She marveled at the American River, flowing powerful and intent, and completely different from the Concord River she knew back home. Slow and meandering, the Concord lay languid and lazy, contented and steady, bloated with convention. And the muddy Merrimack in Lowell, slogged sick and strangled with production. The American ran fresh and fervid with no manners or tradition, shooting and exploding in every direction, alive with adventure and no regard for any known canon. The water rushed past, full of rapids in the middle, pulling sticks and leaves and anything else caught up, infusing her with the confidence it carried, whispering. Encouraging. Prodding. Insisting she share in the adventure.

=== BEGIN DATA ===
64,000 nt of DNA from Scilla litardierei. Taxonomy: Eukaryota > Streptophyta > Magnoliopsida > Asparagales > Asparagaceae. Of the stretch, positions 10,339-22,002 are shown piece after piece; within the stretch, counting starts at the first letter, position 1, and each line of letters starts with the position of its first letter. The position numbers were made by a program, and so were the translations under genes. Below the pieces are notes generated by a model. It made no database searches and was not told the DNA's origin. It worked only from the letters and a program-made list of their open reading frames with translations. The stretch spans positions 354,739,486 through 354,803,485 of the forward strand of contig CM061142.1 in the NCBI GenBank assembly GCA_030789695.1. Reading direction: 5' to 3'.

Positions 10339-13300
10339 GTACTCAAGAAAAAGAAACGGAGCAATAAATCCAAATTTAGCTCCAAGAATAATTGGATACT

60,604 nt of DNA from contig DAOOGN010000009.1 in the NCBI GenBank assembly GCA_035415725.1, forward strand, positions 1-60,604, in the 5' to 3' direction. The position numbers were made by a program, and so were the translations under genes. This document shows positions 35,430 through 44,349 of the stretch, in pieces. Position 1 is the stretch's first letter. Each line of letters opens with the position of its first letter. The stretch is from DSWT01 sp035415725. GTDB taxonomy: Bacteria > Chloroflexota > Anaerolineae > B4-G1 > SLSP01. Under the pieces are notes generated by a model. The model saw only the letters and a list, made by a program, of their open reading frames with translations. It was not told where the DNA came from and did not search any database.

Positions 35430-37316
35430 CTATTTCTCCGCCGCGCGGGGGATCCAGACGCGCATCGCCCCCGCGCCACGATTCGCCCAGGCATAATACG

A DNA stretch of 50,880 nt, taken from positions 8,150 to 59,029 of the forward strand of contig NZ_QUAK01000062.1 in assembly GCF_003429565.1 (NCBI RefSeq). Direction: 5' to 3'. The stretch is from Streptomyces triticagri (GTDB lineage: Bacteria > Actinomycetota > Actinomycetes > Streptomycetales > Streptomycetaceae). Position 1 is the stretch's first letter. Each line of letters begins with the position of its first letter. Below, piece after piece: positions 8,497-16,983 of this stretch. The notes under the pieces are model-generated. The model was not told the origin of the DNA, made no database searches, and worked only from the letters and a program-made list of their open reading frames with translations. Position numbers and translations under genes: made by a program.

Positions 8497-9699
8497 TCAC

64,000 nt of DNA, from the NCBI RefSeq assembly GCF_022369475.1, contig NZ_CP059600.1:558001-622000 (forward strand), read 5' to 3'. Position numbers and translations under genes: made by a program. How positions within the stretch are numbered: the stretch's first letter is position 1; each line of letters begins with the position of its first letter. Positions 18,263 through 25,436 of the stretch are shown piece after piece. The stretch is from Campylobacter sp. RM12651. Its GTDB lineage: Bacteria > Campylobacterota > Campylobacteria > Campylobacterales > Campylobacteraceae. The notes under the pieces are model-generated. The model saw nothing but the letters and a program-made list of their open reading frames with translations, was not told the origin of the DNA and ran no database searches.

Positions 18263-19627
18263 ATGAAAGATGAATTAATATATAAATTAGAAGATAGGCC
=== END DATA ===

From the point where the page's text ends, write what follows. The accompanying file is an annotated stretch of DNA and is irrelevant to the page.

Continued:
Women in early California had more rights than women in any other state. They could own property, buy and sell assets, make contracts, manage businesses, divorce, and keep custody of their children.